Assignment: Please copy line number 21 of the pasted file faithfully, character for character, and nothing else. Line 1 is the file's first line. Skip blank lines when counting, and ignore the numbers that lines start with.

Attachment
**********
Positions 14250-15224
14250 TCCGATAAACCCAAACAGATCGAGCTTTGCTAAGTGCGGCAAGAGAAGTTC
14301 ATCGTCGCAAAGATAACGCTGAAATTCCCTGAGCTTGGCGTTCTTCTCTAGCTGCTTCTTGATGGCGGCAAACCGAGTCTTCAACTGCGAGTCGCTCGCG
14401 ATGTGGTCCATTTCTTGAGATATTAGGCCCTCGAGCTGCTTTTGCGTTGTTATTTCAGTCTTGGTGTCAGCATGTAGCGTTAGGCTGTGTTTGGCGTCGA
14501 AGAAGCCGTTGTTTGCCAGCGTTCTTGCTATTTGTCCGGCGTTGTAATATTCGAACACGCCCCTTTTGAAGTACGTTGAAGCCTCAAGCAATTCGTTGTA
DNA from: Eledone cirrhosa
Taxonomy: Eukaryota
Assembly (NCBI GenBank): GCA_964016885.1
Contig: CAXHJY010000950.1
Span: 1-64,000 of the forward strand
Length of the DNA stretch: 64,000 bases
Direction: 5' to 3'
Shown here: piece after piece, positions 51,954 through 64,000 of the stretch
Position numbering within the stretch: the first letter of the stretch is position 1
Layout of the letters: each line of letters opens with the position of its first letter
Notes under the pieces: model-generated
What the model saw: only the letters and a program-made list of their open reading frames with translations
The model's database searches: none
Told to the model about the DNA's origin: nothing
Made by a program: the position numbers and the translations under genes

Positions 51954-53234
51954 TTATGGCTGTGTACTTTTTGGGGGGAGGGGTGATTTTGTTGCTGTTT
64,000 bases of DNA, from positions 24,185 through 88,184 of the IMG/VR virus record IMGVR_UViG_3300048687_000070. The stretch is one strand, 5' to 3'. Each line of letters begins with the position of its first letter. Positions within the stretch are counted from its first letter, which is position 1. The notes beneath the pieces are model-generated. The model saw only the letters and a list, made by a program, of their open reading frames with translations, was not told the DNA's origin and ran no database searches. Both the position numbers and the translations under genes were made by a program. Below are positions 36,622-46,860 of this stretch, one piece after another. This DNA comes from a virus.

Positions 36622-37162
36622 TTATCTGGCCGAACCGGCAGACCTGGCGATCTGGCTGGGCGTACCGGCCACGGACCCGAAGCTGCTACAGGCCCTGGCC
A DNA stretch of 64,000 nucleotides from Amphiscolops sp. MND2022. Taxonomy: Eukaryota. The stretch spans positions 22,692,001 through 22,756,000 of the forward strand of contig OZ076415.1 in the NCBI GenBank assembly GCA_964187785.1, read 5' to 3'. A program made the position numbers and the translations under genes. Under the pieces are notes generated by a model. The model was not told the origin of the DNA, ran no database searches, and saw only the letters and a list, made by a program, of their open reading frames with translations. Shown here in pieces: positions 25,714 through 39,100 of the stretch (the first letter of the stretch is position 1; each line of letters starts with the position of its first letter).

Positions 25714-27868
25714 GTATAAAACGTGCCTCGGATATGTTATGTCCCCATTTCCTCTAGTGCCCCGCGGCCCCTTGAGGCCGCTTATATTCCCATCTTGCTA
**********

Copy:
Positions 51954-53234